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The Developing Developer is a blog series giving advice for early-career developers.

If you read my last post about getting hired, you might have thought to yourself, "Ok Marissa, that seems pretty legit, but it's just general advice. What's the one secret trick to getting employed?"

It isn't exactly a trick, and I can't say that it's a secret (since I'm publishing it on the internet), but here is the method that I use when applying for jobs. I call it application cheatsheet.

It's based on the idea of putting together an application in the same way that you would study for an exam. All the answers are right there: you just need to find them.

Note that getting this to work relies on you having the right level of experience to prove that you are capable of doing the job. The cheatsheet structure can help you find the right answers, but it can't magic them out of thin air if they don't already exist.

Example: Bagel Babies

To understand how this works, I'm going to walk you through an example.

In our fictional scenario, there is a company called Bagel Babies that makes bagels for babies. (Yeah, I have no idea how my brain comes up with this stuff either.) Let's now admire their logo, which I spent far too much of my life making:

Bagel Babies logo

Bagel Babies wants to hire a new baker. We'll show how our imaginary applicant, Suzy Q, puts together a case for herself using the application cheatsheet structure.

Step 1: Understand the job description

First, take a look at the information in the job advert. The criteria for working at Bagel Babies is pretty simple:

  • Experience in bagel baking
  • Enjoys working with babies
  • Optional: can also bake bialys

This list of criteria will go directly on our cheatsheet. At this point, make sure to look up any terms that you don't understand and make a note of them. In our example, Suzy doesn't know what a bialy is, so she looks it up. She still doesn't have any experience making bialys, but at least now she can talk about them without sounding like an idiot.

Step 2: Research the workplace

In addition to the job description, we'll also want to find out more about the organisation doing the hiring. (If the job is within the same organisation that you already work at, research the new team instead of the organisation.) In particular, try to note the following:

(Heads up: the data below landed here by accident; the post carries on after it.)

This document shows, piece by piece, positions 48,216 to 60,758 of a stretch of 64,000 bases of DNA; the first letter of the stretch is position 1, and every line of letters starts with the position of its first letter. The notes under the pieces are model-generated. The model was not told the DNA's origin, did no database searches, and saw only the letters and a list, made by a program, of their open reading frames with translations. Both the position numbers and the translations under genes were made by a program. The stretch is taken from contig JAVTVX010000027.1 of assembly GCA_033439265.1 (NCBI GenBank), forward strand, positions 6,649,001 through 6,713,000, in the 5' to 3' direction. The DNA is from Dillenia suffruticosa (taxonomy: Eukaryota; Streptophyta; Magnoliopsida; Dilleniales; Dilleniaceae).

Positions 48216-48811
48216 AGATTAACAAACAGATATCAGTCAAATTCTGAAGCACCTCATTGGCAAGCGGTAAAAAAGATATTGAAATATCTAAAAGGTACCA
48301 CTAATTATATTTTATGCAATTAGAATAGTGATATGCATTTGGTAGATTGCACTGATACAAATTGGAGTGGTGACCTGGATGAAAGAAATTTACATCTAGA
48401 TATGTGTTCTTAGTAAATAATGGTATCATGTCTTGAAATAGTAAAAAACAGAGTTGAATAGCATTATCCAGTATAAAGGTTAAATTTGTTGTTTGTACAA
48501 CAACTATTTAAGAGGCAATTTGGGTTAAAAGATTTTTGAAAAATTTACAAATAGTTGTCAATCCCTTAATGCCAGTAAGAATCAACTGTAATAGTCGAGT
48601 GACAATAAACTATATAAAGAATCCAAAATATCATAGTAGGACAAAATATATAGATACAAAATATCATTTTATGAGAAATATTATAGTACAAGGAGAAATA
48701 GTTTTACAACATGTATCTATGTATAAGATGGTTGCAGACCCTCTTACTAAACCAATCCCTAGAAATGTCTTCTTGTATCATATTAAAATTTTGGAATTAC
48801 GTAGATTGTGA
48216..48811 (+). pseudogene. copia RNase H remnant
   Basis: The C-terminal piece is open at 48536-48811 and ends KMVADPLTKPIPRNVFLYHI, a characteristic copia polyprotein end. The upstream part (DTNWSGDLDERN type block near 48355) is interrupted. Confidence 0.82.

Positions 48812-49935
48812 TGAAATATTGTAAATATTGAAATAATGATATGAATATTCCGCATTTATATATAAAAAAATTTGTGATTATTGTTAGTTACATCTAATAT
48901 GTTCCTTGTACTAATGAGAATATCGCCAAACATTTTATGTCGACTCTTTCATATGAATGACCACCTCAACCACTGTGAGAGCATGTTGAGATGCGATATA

• Core beliefs
  • Goals/strategic vision
  • Anything of particular relevance to your skillset

Most of this information should be available on the organisation's website. Add these points to your cheatsheet, and continue to research until you feel confident that you understand what their organisation is about. (As a sidenote, recruiters are generally very impressed if you can demonstrate that you are aware of these things, as it shows extra motivation on top of just reading the advert.)

In Suzy's case, she discovers the following additional facts about Bagel Babies which she adds to her cheatsheet:

  • Bagel Babies uses only local, organic produce.
  • There is a second branch of Bagel Babies in Barcelona.

Step 3: Add evidence

Once you have pulled together all of the criteria you can find, you will start adding evidence. The evidence builds a case that you are the right candidate for the job - you can think of this as similar to compiling evidence for a court case. The goal here is the same: to make a compelling argument that convinces your listener.

There are two types of evidence that you can use:

  • Professional evidence uses examples from your career and schooling. The most compelling professional evidence is recent, paid work - less compelling is unpaid work in the distant past. (I don't advise using anything very distant, i.e. earlier than secondary school, as this can come across as a bit desperate.)
  • Personal evidence comes from your interests, hobbies, and personal experiences. It is not as strong as professional evidence, but it can be used to demonstrate passion.